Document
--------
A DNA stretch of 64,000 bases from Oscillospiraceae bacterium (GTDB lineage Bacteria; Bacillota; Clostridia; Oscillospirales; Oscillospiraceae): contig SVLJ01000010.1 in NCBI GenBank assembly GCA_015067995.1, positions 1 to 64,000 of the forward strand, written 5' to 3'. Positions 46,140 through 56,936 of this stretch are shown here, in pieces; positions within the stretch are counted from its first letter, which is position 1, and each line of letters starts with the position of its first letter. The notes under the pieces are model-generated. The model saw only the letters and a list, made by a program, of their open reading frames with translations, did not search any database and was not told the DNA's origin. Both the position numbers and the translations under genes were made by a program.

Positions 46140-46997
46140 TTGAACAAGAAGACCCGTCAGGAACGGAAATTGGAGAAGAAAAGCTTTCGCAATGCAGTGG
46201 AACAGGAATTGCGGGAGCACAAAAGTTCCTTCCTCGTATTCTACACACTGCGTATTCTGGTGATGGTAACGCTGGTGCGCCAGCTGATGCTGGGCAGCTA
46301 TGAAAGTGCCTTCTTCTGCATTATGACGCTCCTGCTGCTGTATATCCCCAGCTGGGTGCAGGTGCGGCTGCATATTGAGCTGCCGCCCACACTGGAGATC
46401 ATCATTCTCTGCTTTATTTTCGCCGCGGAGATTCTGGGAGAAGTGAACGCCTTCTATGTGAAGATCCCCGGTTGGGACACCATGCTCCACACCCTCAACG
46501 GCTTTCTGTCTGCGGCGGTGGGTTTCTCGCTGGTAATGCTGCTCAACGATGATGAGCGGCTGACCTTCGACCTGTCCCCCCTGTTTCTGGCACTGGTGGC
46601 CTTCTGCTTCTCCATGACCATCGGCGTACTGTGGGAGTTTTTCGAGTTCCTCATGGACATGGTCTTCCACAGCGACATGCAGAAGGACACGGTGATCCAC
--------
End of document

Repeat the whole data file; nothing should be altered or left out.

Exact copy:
A DNA stretch of 64,000 bases from Oscillospiraceae bacterium (GTDB lineage Bacteria; Bacillota; Clostridia; Oscillospirales; Oscillospiraceae): contig SVLJ01000010.1 in NCBI GenBank assembly GCA_015067995.1, positions 1 to 64,000 of the forward strand, written 5' to 3'. Positions 46,140 through 56,936 of this stretch are shown here, in pieces; positions within the stretch are counted from its first letter, which is position 1, and each line of letters starts with the position of its first letter. The notes under the pieces are model-generated. The model saw only the letters and a list, made by a program, of their open reading frames with translations, did not search any database and was not told the DNA's origin. Both the position numbers and the translations under genes were made by a program.

Positions 46140-46997
46140 TTGAACAAGAAGACCCGTCAGGAACGGAAATTGGAGAAGAAAAGCTTTCGCAATGCAGTGG
46201 AACAGGAATTGCGGGAGCACAAAAGTTCCTTCCTCGTATTCTACACACTGCGTATTCTGGTGATGGTAACGCTGGTGCGCCAGCTGATGCTGGGCAGCTA
46301 TGAAAGTGCCTTCTTCTGCATTATGACGCTCCTGCTGCTGTATATCCCCAGCTGGGTGCAGGTGCGGCTGCATATTGAGCTGCCGCCCACACTGGAGATC
46401 ATCATTCTCTGCTTTATTTTCGCCGCGGAGATTCTGGGAGAAGTGAACGCCTTCTATGTGAAGATCCCCGGTTGGGACACCATGCTCCACACCCTCAACG
46501 GCTTTCTGTCTGCGGCGGTGGGTTTCTCGCTGGTAATGCTGCTCAACGATGATGAGCGGCTGACCTTCGACCTGTCCCCCCTGTTTCTGGCACTGGTGGC
46601 CTTCTGCTTCTCCATGACCATCGGCGTACTGTGGGAGTTTTTCGAGTTCCTCATGGACATGGTCTTCCACAGCGACATGCAGAAGGACACGGTGATCCAC